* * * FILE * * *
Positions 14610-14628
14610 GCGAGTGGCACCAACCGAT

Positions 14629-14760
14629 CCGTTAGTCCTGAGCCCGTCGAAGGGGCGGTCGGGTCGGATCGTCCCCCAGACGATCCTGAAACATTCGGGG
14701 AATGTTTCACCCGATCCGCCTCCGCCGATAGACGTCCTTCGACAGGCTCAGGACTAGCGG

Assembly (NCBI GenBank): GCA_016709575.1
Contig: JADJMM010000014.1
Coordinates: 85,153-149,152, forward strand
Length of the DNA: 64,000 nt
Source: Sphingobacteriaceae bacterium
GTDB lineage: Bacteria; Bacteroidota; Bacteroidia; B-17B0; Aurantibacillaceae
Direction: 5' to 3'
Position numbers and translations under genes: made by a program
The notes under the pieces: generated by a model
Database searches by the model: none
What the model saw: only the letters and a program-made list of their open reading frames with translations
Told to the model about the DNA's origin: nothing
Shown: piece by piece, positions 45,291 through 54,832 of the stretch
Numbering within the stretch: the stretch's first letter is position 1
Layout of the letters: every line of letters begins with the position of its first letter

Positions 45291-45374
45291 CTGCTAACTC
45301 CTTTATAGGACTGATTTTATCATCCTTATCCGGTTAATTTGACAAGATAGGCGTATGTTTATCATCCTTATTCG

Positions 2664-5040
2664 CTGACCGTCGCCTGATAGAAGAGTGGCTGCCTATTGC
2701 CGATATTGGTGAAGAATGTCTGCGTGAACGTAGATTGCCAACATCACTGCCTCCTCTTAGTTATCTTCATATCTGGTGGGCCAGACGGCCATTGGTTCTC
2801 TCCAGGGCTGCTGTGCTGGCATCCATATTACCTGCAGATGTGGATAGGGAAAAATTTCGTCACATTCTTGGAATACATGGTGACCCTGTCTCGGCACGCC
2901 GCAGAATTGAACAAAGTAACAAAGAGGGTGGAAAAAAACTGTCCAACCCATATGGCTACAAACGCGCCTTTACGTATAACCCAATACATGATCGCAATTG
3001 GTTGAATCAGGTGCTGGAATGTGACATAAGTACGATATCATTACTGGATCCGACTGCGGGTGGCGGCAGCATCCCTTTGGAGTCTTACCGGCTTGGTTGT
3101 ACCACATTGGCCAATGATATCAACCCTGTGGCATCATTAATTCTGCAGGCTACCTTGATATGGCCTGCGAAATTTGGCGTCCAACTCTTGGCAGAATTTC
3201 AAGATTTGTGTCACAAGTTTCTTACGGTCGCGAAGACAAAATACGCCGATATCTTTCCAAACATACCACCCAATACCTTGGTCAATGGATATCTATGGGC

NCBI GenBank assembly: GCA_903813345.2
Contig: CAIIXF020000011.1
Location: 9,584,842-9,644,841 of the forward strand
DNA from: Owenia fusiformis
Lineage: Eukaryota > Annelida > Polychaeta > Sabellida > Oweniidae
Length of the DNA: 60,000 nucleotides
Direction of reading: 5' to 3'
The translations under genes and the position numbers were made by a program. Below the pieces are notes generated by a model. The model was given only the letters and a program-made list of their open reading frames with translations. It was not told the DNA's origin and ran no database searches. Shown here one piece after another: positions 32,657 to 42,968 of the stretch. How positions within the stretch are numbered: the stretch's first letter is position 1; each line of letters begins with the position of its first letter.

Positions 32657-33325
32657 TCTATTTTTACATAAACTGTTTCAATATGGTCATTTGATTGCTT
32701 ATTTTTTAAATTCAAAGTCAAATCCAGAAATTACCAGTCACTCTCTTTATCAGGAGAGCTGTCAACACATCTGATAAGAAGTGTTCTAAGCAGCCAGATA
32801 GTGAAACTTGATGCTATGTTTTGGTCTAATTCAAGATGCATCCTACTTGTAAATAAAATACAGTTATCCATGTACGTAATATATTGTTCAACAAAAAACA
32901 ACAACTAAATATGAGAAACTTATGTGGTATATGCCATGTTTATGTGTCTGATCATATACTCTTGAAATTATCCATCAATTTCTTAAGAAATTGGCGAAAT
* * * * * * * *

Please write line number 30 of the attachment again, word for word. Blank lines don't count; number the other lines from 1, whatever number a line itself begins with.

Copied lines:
3101 ACCACATTGGCCAATGATATCAACCCTGTGGCATCATTAATTCTGCAGGCTACCTTGATATGGCCTGCGAAATTTGGCGTCCAACTCTTGGCAGAATTTC